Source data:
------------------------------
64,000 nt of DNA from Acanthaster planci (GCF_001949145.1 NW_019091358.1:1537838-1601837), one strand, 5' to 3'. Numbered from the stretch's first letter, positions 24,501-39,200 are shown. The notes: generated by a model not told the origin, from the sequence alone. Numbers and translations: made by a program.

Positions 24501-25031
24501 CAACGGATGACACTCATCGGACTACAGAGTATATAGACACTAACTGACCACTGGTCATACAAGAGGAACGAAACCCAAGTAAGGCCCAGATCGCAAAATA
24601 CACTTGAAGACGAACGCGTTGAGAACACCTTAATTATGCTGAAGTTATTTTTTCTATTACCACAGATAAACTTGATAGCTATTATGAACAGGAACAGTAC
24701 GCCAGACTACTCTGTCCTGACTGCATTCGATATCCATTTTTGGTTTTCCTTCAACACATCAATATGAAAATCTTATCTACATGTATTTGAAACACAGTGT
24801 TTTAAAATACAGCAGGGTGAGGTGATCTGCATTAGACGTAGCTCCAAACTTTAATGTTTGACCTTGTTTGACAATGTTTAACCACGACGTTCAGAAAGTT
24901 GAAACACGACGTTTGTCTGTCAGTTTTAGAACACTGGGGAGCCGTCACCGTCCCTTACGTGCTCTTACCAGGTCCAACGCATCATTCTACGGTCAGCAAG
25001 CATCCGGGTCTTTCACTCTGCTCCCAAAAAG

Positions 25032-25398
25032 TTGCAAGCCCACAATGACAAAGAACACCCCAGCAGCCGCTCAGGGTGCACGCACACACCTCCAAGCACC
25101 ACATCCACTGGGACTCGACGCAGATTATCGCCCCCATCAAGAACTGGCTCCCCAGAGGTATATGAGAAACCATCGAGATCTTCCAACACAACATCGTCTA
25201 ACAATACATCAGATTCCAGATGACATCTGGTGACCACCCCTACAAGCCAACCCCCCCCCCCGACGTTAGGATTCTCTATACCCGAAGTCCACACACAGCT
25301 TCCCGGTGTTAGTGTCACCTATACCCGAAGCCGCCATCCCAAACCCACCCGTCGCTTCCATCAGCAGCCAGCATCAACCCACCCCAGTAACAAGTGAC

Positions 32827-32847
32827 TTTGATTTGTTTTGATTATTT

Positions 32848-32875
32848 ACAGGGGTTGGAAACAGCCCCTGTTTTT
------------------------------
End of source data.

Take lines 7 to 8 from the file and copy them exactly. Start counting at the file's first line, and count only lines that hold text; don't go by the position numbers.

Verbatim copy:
24901 GAAACACGACGTTTGTCTGTCAGTTTTAGAACACTGGGGAGCCGTCACCGTCCCTTACGTGCTCTTACCAGGTCCAACGCATCATTCTACGGTCAGCAAG
25001 CATCCGGGTCTTTCACTCTGCTCCCAAAAAG